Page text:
Treasures from the Hispanic Society at the Prado Museum

  • Culture

Treasures from the Hispanic Society at the Prado Museum

The documents at the exhibition include a Portolan chart and a world map by Juan Vespucci. Photo: Prado Museum.
The documents at the exhibition include a Portolan chart and a world map by Juan Vespucci. Photo: Prado Museum.

The Prado Museum offers the chance to travel through 4000 years of Spanish art, history and culture by exploring the treasures from the Hispanic Society of America Museum & Library, based in New York.

‘Treasures from the Hispanic Society of America. Visions of the Hispanic World’, running through 10 September, includes 218 works from the Hispanic Society huge collection. The institution was founded in 1904 by American philanthropist Archer Milton Huntington for the advancement of the study of Spanish culture in America.

With the support of BBVA Foundation, the Prado Museum is exhibiting paintings, drawings, sculptures, archaeological artefacts and decorative objects, textiles and pieces of furniture, as well as manuscripts and documents, organised chronologically and thematically, inviting museum-goers to see many of the invaluable treasures in the Hispanic Society of America Museum & Library collection.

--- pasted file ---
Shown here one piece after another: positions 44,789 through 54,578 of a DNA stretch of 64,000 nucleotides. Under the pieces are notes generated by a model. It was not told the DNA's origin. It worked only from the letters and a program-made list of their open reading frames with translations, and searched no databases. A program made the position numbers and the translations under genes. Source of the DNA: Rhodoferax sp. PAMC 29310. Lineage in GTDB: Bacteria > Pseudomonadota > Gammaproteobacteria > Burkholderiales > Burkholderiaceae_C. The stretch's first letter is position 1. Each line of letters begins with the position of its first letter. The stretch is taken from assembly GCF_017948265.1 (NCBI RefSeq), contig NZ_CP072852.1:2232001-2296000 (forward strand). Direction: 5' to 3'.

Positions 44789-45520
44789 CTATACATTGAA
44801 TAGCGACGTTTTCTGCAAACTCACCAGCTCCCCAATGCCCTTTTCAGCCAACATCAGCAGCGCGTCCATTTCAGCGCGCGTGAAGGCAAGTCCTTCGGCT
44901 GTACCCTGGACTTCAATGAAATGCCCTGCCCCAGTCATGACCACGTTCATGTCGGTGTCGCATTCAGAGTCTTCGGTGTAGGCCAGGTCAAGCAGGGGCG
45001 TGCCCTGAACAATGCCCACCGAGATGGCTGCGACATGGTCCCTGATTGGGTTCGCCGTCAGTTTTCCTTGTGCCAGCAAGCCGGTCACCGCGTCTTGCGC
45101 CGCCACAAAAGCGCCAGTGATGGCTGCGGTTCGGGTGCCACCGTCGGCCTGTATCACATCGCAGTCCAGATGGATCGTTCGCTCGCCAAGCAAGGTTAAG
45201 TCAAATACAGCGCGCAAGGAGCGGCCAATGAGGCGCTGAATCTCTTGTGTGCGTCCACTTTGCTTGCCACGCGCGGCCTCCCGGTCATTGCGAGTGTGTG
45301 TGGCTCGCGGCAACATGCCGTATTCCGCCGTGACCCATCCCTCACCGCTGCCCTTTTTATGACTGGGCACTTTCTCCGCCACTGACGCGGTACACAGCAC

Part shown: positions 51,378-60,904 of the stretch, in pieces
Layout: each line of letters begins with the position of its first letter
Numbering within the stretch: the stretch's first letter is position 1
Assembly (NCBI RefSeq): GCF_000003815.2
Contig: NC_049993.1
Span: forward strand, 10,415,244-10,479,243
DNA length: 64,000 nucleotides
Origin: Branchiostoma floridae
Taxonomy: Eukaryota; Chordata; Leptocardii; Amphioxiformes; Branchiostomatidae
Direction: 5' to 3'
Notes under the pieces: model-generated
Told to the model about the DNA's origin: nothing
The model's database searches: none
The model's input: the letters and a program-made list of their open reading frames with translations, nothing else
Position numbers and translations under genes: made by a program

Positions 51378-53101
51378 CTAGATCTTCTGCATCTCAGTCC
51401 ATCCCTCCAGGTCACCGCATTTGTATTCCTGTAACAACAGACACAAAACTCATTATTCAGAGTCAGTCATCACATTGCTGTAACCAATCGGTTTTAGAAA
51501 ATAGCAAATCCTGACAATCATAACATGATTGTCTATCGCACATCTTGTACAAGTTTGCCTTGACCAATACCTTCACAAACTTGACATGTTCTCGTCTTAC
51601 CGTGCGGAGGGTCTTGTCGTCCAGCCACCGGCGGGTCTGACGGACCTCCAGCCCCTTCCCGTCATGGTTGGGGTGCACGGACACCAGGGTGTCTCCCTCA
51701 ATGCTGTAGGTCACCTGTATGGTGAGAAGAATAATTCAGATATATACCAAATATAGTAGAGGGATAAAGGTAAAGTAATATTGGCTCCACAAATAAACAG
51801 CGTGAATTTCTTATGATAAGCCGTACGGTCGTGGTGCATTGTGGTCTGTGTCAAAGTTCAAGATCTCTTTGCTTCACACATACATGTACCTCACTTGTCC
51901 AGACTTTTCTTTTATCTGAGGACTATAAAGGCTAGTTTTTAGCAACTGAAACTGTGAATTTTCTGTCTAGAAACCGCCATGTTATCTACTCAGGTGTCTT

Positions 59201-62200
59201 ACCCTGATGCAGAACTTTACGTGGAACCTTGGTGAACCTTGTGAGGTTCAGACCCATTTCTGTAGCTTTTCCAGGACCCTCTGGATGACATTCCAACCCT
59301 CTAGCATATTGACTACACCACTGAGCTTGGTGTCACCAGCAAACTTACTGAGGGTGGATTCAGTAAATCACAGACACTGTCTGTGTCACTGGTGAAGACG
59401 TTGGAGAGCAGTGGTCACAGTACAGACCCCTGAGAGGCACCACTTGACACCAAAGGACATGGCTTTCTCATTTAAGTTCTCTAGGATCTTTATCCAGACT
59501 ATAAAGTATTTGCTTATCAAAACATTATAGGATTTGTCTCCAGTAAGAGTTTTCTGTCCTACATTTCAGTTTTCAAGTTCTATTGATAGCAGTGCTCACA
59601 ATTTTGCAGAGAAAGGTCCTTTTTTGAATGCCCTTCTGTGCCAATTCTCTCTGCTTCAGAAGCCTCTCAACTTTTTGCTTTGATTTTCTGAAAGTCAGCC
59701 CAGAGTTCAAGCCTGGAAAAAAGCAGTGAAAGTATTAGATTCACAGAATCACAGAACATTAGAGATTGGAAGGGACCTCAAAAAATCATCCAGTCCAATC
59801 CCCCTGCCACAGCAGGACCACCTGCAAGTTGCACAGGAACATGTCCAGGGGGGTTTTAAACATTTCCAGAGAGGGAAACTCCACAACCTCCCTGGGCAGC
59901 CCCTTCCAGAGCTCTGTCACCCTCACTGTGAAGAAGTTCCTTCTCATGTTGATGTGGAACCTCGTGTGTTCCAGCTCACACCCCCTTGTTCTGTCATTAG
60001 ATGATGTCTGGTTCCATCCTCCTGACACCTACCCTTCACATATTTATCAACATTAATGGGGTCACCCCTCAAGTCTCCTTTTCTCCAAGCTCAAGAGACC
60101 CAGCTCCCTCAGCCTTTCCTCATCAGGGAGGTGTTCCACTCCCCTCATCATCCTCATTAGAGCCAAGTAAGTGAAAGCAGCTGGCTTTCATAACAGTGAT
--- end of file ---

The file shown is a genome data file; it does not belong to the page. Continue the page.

Some of the outstanding paintings on display are Goya’s The Duchess of Alba, specially restored for this exhibition with the support of the Prado Museum and Iberdrola Foundation, El Greco’s Pieta, or Gaspar de Guzmán, Conde-Duque de Olivares, by Velázquez. In addition, there are paintings by modernist and post-modernist artists like Zuloaga or Sorolla, whom the founder of the Hispanic Society admired so much.

The exhibition includes works that have never been shown before, like reliquary busts of St Martha and St Mary Magdalene by Juan de Juni or the polychrome wood, glass and metal group titled Fates of Man, attributed to Ecuadoran Manuel Chili, aka Caspicara.

The documents that can be seen at the exhibition include an extraordinary Biblia sacra iuxta vulgatam versionem, the Instructions from Emperor Charles V to his son Philip, the Letter to Philip II of Spain from Elizabeth I Queen of England, as well as extraordinary maps like a Portolan chart or a world map by Juan Vespucci.

With more than 18,000 works of art from the Palaeolithic to the twentieth century, and a library housing more than 250,000 manuscripts and 35,000 rare books,including 250 incunabula, the Hispanic Society owns the most important collection of Spanish art outside Spain.